Northern News Services
"We have been working towards this for the last three years," said NPC area superintendent Mac Maidens, referring to waste-heat recovery systems.
They work like the exhaust system in a car, but instead of releasing the hot gases into the environment, they recovers the heat first.
When fuel and air burn in an engine, carbon dioxide and nitrogen oxides are expelled. In a car, they find their way out through a tail pipe.
The engines at NPC power plants have these same exhaust gases that must be discharged. But by adding a heat exchanger or boiler, NPC can absorb the heat in this discharged gas and distribute it through pipelines.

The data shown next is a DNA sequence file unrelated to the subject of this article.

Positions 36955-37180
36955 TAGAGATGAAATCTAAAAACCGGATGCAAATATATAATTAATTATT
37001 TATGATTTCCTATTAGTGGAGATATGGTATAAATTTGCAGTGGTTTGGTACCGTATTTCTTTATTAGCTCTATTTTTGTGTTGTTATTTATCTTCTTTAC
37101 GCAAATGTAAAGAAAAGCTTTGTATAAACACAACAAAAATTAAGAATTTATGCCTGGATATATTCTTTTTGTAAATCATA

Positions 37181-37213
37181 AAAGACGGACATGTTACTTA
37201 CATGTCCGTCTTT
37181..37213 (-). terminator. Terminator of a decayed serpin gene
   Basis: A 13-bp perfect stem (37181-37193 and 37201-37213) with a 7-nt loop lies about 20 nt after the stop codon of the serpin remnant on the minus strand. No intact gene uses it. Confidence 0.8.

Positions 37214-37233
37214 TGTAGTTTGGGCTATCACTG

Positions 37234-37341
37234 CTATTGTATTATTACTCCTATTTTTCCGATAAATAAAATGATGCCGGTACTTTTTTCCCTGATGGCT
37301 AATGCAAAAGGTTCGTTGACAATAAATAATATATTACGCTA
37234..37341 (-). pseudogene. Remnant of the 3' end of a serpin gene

The first such system in Nunavut will be used for Iqaluit's new hospital, and it's almost operational.
"Our design is done. We could probably have it ready to go within a year, but we're missing our anchor customer -- the hospital," Maidens said.
Until the hospital is complete, the power corporation will recover heat by using another system called jacket water heat.
It works in a similar way to exhaust-gas recovery except it recovers heat from the cooling system in an engine. Jacket water heat is used by the NPC building itself. It is also being used in Panniqtuuq to heat two schools.
"We believe those two schools are saving about 160,000 litres of fuel a year," said NPC project engineer Lee Douglas.
By saving this much fuel, Douglas estimates the schools can avoid sending 400 tonnes of carbon dioxide, a greenhouse gas blamed for global warming, into the atmosphere.